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How have best buy easy-access savings rates compared to inflation?
Published:10:28 EDT, 19 August 2016 |Updated:14:22 EDT, 19 August 2016
Savers are being warned that worse is yet to come with a 'lethal cocktail' of crumbling rates offered by banks and building societies combined with rising inflation causing stagnant returns and further misery.
This week, RCI Bank cut the rate on its best buy instant-access account to just 1.2 per cent and despite this, remains the most competitive deal. At the same time, inflation is now 0.6 per cent.
This is important – if you can get a rate that beats inflation, then you are avoiding the dreaded savings erosion.
However, the gap between the best buy and inflation rate has narrowed since the start of the year and if that trend continues - policymakers predict inflation at two per cent by 2018 and interest rates remain low - savers will be facing up to even more pain.
Savings struggle: Banks are offering rock bottom easy-access rates to savers which don't match or beat inflation
Our research, alongside information website Moneyfacts, shows that it is currently far easier to obtain inflation-busting easy-access returns than previous years - even when rates were higher.
It comes despite August being a month of further misery for savers, with providers using the Bank of England base rate cut as justification for offering even worse accounts while Santander has announced it is halving the interest rate on its 123 current account.
However, despite that Santander drop – from three per cent on balances up to £20,000, to 1.5 per cent later in the year – it is still better than the best buy rate on a traditional savings account, the RCI Bank deal, at first glance.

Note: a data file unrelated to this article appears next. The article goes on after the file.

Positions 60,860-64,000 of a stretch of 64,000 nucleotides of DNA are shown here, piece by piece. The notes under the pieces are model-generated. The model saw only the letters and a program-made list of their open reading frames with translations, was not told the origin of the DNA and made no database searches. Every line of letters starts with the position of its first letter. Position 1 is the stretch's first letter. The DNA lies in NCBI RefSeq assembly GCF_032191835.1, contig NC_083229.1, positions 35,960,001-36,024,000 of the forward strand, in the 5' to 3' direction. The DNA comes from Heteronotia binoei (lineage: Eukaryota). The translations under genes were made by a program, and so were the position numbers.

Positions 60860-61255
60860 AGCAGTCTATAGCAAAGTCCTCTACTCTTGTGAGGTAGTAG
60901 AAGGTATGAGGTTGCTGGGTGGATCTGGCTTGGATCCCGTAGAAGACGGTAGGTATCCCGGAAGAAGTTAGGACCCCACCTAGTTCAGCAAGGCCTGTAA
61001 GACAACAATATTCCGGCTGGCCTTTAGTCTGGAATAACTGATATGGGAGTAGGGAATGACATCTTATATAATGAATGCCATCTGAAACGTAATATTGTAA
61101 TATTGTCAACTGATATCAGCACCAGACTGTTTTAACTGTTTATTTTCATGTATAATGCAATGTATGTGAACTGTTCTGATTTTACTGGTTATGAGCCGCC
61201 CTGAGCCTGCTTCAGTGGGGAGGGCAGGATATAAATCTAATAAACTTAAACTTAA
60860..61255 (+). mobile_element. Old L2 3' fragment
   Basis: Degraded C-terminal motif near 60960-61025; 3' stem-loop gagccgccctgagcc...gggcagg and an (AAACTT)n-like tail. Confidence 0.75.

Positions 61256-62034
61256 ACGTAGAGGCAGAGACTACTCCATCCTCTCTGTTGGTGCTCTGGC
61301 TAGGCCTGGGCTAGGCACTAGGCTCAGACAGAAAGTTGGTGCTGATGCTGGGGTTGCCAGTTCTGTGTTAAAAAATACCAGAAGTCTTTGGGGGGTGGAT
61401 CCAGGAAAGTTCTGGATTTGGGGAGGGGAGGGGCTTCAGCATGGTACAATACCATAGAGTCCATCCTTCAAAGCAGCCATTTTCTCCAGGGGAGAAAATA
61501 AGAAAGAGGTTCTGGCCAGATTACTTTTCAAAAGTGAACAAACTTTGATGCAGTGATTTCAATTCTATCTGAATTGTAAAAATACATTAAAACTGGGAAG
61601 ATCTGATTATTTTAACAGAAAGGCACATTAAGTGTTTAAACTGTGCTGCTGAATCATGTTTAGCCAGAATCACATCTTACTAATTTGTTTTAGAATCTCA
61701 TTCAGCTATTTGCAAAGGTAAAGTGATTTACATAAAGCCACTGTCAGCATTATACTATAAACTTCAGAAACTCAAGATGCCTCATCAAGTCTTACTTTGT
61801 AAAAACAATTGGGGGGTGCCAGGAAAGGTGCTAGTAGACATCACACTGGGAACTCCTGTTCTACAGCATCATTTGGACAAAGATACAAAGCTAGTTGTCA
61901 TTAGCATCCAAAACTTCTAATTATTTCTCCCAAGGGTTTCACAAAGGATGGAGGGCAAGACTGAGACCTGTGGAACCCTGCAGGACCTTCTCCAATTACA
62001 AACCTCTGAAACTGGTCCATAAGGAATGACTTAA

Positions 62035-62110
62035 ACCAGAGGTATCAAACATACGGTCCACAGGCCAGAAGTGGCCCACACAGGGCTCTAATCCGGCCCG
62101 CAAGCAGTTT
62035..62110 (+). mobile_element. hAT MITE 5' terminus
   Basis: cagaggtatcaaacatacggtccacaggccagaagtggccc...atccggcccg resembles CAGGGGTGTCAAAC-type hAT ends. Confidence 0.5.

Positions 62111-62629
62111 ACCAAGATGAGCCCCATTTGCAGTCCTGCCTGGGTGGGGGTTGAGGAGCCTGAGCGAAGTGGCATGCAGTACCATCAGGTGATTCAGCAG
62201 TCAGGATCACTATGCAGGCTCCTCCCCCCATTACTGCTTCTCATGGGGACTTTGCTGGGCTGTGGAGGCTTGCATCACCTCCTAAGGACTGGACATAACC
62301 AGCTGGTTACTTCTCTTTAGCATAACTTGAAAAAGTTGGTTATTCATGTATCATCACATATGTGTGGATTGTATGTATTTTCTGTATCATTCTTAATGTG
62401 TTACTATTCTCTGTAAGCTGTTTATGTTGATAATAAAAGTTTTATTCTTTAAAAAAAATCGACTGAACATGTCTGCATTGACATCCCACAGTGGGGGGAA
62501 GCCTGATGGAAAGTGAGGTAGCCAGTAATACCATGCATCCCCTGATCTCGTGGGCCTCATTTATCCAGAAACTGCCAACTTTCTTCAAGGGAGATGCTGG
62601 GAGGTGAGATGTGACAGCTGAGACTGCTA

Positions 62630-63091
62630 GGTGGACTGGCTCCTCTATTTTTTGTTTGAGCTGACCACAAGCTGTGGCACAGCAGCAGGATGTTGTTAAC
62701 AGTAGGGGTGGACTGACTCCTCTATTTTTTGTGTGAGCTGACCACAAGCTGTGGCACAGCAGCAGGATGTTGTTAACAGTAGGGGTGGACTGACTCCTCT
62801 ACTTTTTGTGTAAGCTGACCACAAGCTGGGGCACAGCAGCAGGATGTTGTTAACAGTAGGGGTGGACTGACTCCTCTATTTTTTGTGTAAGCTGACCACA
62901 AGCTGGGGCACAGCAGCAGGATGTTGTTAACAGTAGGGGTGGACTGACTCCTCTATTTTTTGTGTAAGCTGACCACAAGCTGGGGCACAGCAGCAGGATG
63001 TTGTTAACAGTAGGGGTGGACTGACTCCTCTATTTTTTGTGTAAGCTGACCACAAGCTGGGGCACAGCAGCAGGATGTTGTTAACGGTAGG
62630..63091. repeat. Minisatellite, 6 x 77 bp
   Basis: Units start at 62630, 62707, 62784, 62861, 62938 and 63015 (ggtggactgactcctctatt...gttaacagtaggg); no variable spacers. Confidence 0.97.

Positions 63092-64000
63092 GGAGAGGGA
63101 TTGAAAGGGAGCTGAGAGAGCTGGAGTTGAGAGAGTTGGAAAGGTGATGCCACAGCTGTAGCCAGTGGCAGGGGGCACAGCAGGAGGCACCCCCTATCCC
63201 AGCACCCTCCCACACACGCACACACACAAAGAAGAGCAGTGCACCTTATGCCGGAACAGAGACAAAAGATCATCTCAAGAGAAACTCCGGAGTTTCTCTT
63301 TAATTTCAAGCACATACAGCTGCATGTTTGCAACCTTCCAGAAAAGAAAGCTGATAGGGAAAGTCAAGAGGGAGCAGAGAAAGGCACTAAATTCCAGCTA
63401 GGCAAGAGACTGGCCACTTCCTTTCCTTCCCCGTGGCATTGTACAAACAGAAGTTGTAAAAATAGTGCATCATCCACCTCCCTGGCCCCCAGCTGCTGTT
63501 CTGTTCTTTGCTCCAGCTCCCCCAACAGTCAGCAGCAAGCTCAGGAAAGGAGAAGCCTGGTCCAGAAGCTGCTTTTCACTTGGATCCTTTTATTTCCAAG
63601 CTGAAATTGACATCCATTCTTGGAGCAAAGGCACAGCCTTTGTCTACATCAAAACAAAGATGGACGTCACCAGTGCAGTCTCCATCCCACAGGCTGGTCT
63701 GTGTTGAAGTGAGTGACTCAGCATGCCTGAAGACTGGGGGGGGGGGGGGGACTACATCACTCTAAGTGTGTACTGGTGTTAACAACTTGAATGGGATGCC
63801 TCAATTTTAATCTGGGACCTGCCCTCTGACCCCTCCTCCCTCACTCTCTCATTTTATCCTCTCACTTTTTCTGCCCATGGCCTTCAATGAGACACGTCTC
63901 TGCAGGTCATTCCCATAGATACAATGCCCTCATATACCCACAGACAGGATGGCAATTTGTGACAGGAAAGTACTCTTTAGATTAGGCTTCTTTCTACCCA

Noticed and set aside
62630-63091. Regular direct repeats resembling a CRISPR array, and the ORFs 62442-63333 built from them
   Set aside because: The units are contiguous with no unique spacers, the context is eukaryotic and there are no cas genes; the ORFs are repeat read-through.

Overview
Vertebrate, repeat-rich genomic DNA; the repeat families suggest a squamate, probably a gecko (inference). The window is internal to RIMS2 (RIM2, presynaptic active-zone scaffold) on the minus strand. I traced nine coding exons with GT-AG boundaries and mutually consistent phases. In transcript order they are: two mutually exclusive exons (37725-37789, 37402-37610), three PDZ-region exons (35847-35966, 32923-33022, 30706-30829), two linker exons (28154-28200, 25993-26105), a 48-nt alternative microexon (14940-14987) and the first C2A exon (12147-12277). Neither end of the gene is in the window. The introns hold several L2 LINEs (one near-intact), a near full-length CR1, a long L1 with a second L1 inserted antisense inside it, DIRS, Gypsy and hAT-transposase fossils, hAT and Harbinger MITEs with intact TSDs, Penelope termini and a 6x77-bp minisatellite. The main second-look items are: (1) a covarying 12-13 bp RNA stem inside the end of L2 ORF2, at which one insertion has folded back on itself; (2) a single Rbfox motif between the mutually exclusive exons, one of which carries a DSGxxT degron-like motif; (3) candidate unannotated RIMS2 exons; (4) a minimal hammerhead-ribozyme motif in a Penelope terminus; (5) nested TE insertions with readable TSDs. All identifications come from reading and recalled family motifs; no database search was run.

The French-owned bank has topped the charts for a number of months - at the start of the year it offered 1.65 per cent.
Yet, despite wielding the axe, it is still the number one easy-account rate in the independent This is Money savings tables, showing just how hard it is to get a meaty return without risk or locking away cash.
It means someone with £10,000 in RCI Bank at 1.2 per cent will see a return of around £121 after a year. This compares to £151 with Santander, although you have to deduct £60 for its annual fee, making it a slimmer £91.
It makes the best rates available still in-credit balances on current accounts from the likes of Lloyds, Nationwide, Tesco Bank and TSB – but these have caps, some are only for a year, while there is no guarantee these rates won't also be cut shortly.
Charlotte Nelson, of information website Moneyfacts, says: 'With rates sliding savers have faced a constant battle to get a decent return on their savings in the past few years.
'Easy-access accounts have not been left untouched by the rate cutting trend with the average rate for easy access accounts falling from 0.91 per cent in July 2011 to 0.56 per cent in July 2016.
Inflation vs best buy: According to Moneyfacts data, since the end of 2014, you can obtain an easy-access account which beats inflation